By Sarah Donoghue

The Irish Independent – Ireland’s most popular news website, trailblazing platform for local news, and sponsor of a category for the 2024 SMEDIAS Awards. The Irish Independent is a household name in Ireland, it’s the go-to place for all things Irish news. Along with the ‘Irish Independent’, ‘Sunday Independent’, ‘The Herald’, and the ‘Sunday World’ newspapers, Independent News and Media – the name of their production company – produces 12 local newspapers from all across the island of Ireland. From the ‘Belfast Telegraph’ to the ‘Enniscorthy Guardian’, the Irish Independent has immense reach across Ireland but not many people know the origins of the coveted news organisation. Despite this, the history of this legendary newspaper is one for the ages. 

As many independently established Irish newspapers do, the Irish Independent has its roots in republicanism and the fight for Irish independence. This story begins with a split in the Irish Parliamentary Party. In the late 1800s, the party that represented Ireland in Westminster was split into two groups, those who supported Charles Parnell – the Parnellites, and those who did not – the Anti-Parnellites. At the time, there was one main newspaper in Dublin, the ‘Freemans Journal’. However, in 1881, Charles Parnell launched the ‘United Ireland’. The Freeman’s Journal was worried that United Ireland would cut into their readership, so they began campaigning for Parnell to grab the support of the Parnellites.  

Disaster struck in the 1890s, when the Irish Parliamentary Party officially split in two. The Freeman’s Journal decided to convert to gain the support of the Anti-Parnellites. This left Charles Parnell without a daily newspaper supporting him as the United Ireland was only a weekly paper. Parnell knew the power of a newspaper, so he began to set up his own paper. He worked tirelessly to establish his paper; however, he passed away in 1891 of pneumonia. He was only 45 years old, and he passed away less than two months before the scheduled launch of his new paper. Still, the first edition of the paper – called the ‘Irish Daily Independent’ – was launched on December 18, 1891.  

Miraculously, in 1900 John Redmond, a barrister and politician from Kilrane, managed to reunite the Irish Parliamentary Party. William Martin Murphy, a member of the Irish Parliamentary Party and ironically, a very passionate Anti-Parnellite, bought the newspaper. Murphy continued to run the paper in the same style it had been before. It was highly political and highly partisan. The paper was heavily biased and, in effect, acted as a platform for the party’s politicians. Murphy reportedly got bored with continuously reporting just the politics of the party and not much else. So, after 5 years, he decided to rebrand! 

On January 2, 1905, the paper was relaunched to immediate success and appraisal. The relaunching was accompanied by the setting up of the company Independent News and Media. William Martin Murphy decided to take inspiration from the Daily Mail, a newspaper that was taking all of Britain by storm. Murphy has renamed it to just the ‘Independent’, it cost only a halfpenny – which was half of what most other newspapers cost – and it focused less on politics and more on news and popular topics like the arts (1900s pop culture). When they did report politics, it was far less biased than it was in the past.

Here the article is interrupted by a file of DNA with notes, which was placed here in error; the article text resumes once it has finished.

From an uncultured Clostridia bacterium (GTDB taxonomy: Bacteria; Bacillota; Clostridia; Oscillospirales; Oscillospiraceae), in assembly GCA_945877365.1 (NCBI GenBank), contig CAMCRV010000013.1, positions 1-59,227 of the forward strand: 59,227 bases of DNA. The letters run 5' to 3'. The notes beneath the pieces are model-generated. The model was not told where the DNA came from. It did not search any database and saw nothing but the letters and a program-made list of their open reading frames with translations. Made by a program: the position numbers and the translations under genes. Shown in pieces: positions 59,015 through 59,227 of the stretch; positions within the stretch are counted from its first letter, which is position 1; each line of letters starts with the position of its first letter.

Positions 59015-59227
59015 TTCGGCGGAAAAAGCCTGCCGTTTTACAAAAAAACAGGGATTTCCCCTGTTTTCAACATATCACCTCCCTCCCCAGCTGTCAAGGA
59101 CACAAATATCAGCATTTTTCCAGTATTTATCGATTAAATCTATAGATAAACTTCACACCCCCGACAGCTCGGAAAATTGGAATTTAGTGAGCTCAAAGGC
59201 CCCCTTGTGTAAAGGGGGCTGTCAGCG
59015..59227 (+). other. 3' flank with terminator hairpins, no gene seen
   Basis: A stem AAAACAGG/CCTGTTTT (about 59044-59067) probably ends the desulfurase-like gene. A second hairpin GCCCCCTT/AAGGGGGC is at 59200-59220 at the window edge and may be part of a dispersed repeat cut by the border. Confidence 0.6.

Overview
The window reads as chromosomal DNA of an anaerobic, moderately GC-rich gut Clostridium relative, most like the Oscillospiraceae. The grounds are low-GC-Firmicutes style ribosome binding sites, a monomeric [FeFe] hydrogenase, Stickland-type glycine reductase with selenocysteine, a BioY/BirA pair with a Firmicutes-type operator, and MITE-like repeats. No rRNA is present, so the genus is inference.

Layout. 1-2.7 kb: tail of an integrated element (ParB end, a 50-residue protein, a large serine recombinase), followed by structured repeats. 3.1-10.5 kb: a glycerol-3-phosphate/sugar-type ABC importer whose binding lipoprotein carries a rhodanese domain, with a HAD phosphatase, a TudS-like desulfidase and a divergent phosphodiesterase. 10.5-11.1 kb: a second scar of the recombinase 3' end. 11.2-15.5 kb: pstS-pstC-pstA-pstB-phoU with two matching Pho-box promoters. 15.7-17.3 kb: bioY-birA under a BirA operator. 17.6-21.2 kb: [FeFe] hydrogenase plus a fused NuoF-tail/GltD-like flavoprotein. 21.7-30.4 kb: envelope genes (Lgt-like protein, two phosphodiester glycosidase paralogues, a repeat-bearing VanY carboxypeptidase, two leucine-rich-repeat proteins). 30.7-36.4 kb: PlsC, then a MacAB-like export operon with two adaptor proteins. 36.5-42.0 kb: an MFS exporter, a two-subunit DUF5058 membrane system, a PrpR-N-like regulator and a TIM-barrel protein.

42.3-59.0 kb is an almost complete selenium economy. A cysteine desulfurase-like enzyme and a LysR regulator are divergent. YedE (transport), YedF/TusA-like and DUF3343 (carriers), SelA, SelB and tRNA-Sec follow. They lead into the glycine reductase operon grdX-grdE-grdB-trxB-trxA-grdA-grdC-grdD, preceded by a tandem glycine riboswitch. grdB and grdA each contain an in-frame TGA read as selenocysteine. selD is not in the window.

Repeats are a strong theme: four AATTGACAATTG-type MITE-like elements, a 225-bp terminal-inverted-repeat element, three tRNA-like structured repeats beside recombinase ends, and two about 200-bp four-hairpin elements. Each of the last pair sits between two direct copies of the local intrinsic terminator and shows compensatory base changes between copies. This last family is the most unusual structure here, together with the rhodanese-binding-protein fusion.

The Independent was a hit. It was flying off the shelves and readers could not wait to get their hands on the next edition. In just ten years, its sales rose from just 25 thousand copies per year to 100 thousand copies per year. It was a major factor in the bankruptcy and closure of its main competition, the Freemans Journal, in 1924. The Independent decided to merge with the newspaper, they followed this trend of merging with smaller papers for years to come.  

From there, their journey was smooth sailing. Murphy got into some trouble with the IRA during the 1913 strike and lockouts for being one of the main business owners involved in the lockout. He ultimately died in 1919, but his family took over the business and continued to run it until 1973. It began acquiring regional newspapers from across Ireland and bought the ‘People Newspaper’ franchise. It became a haven for local papers and provided them with the opportunity to modernise and digitise.  

In 1973, businessman Tony O’Reilly bought the media company and began running the paper. He ran the paper successfully for many years until 2012 when Denis O’Brien took over because he became the majority shareholder in Independent News and Media. At this point, the newspaper was running the same way it had been for many years – until 2019. In 2019, the company was taken over by a media company from Belgium called Mediahuis, (pronounced Media House). The company’s aim was to modernise the papers and bring new digital epapers while keeping the traditional physical papers. The company was modernised, the website was revamped, and the website was put behind a paywall. Hence, breathing new life into the legendary newspaper which acts as living, breathing Irish history.